Shining a lighton Carnival, Part 2
Artist Bob Graham doesn’t dispute that Mardi Gras is one hell of a good time, but it’s light, particularly the ethereal, otherworldly light of a night parade, that gets his heart beating and his brush moving. Graham’s romance with light is almost palpable, conveying the richness of the moment with a laser-like brilliance that draws the viewer into not just the spectacle, but also the richness of the glow that suffuses and radiates from the luminescent hues on his canvases.
All this is apparent in a new book, The Mardi Gras Paintings of Bob Graham, scheduled for release by Pelican Publishing on February 1.
Graham traces his fascination with light to his mentor, Henry Hensche, with whom he studied for 17 years, from 1970 to 1986, in Provincetown, Massachusetts.
“Henry knew more about color than anyone else I’ve ever met. He was a master of placing color against color for expression,” Graham said. “And he’d manufacture colors that no one else had, to match his insight into how colors relate to each other.
“He was a crusty old Cape Codder when I met him; but he took me seriously, and it was through him that I learned how to record the quality of light.”
Graham considers himself, first and foremost, a plein-air painter, a spiritual descendant of the 19th-century French artists who strove to capture life directly by painting outdoors, rather than in the studio, to give freshness and immediacy to their work.
But Graham maintains that this method is not just about pretty landscapes, Monet’s views of buildings at different times of day, or working-class parties along the Seine. The cold, flambeaux-enhanced light of a night parade, embracing the colors of floats and participants alike, might be described as tinted or tainted air, but to Graham it’s all the same. The artist is there to enhance and convey the experience, and light remains the pre-eminent force, under brilliant sun or wistful moon.
The principles remain the same — a quick reaction, you strive to recreate the emotion of the moment.
“Each painting is a poem with with no words,” Graham explained. “You can feel how the color transmits the feelings and emotions.
“There’s a great similarity between a yogi and an artist. You enter similar mental states. I do a lot of this,” he said. “It’s a discipline that frees the mind to find order” — even in the chaos of a Mardi Gras parade, one can assume.
“The painting of light is as important as the details,” Graham added. “I want to give the feeling of the parade. Too many details get in the way of the experience of actually being there."
But there’s calculation in the madness and certain practicalities that must be observed.
“You have to get in there to, to mingle and feel the mood, get the colors right. But you also have to be able to get away quickly, because cops come along and chase you away. It’ll make you lose your mind, but you just have to deal with it. You have to keep in mind that you're there to capture the light, and that what you’re doing is all about light.”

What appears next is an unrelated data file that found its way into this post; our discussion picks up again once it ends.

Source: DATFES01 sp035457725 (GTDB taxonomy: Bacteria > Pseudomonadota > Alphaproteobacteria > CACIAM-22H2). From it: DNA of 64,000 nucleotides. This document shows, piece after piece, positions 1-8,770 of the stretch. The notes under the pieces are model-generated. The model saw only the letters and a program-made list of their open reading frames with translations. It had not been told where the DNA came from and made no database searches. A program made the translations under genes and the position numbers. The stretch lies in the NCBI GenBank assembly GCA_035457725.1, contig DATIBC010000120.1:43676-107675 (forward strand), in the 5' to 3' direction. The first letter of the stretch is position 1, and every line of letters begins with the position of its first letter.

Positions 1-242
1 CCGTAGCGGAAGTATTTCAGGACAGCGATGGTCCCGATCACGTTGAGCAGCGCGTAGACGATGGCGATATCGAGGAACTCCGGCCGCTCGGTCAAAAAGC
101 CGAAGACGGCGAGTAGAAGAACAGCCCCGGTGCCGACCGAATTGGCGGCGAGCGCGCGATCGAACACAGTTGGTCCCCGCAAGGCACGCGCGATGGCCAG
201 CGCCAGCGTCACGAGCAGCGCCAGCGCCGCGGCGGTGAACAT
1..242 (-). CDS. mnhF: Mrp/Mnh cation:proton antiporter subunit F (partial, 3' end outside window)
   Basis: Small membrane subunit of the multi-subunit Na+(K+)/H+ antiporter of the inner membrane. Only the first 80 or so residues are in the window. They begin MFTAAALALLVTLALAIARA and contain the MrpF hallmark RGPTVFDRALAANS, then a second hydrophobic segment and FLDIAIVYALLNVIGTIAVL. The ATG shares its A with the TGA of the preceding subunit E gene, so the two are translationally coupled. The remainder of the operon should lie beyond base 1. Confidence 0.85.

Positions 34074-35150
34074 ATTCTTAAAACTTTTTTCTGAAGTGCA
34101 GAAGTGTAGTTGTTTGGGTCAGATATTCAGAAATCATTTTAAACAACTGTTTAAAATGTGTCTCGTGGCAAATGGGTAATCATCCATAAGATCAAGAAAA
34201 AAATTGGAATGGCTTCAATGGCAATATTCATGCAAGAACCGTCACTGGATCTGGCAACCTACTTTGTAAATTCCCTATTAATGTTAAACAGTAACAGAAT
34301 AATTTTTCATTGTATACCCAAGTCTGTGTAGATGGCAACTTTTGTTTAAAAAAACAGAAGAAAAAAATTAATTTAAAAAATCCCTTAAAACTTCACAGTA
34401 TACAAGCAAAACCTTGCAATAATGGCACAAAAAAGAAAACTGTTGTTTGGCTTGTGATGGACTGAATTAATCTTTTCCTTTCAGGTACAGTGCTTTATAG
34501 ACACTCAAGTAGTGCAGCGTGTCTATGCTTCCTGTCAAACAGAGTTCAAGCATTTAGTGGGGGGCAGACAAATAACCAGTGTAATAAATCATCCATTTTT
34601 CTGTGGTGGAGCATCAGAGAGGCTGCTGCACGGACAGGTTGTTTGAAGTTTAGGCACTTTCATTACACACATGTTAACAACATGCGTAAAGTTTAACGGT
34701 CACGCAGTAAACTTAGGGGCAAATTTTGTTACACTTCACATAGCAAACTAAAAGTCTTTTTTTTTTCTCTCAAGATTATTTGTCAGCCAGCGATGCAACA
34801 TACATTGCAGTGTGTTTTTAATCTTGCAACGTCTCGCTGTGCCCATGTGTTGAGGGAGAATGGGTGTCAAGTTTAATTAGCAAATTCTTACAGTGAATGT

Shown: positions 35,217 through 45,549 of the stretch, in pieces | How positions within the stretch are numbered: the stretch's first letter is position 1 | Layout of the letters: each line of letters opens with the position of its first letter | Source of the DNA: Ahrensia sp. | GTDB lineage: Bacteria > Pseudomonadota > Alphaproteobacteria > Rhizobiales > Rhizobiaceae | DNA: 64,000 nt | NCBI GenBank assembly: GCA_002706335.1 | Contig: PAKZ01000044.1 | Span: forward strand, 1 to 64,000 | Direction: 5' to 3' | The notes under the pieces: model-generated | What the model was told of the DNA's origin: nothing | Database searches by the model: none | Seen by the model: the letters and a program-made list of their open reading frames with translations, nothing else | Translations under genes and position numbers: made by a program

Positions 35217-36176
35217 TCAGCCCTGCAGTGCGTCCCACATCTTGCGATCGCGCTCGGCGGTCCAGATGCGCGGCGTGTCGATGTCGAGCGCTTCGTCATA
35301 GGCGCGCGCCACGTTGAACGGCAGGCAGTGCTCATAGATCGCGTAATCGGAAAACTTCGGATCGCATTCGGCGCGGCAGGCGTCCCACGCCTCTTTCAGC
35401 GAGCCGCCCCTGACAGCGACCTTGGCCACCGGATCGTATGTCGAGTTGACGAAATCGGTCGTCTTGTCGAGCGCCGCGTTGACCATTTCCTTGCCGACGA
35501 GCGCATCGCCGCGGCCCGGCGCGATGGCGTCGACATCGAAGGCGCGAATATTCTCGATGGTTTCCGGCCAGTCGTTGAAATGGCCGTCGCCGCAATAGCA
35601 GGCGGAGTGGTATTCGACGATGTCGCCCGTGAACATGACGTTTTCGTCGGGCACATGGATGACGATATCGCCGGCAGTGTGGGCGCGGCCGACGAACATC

Graham also finds lessons about the evocation of light in the paintings of controversial mega-artist Thomas Kinkade, who died in 2012. While Kinkade has been excoriated by critics for endless depictions of idyllic pastoral scenes designed to appeal to the masses, Graham looks beyond Kinkade’s subject matter to what he views as “the perfection of light rendered quickly. He didn’t reproduce the light you see in a particular scene in nature, he did it by formula, but that’s valid,” Graham maintains.
Similarly, Graham said, “I’m into the visual aspect of Mardi Gras. You have to choose colors; you have to make artistic choices to create a work of art, rather than just create a visual record. Sometimes I have to alter the actual colors of a float to make the lighting right, to convey the actual feeling."
“I don’t have particular recipes; I react to the moment, but there’s a method to my madness. Flamboyant colors? It’s wonderful to use them, but there still are rules to the method, and I have to obey them. And sometimes I’ll use a three-quarters view of a float, alter the angle to give more vivid information about the parade.
“Don’t forget,” he cautions, “at Mardi Gras, we’re faking it to have a good time, to escape from reality. Fake royalty is what keeps it all going.”
While light remains paramount in all these paintings, sometimes Graham admits he goes for accuracy.
“I’ll tighten up when I want to be more precise with something like the side view of the Orpheus parade. This works because my paintings are also about binging out the fun in a parade, to simply convey the scene and let people interpret the parades themselves.”
In one painting, detail is the equal partner of light.
“To paint Zulu was stressful for me,” Graham said. “It's a great parade to paint. You have great elements like Big Shot and the Witch Doctor. But to paint Louis Armstrong (who reigned as King of Zulu in 1949) — man, to paint his face, that was a challenge. I had to be more detailed than I like to, but I was determined to get it right.
“After a certain point,” Graham maintains, “it doesn't matter how you did it. The result speaks for itself.”
How’s Bayou? the secrets of remaining sane while running an upscale B&B on Bayou Lafourche, is written weekly for NolaVie by Keith Marshall, a former Rhodes Scholar and graduate of Yale and Oxford universities who now runs Madewood Plantation House in Napoleonville.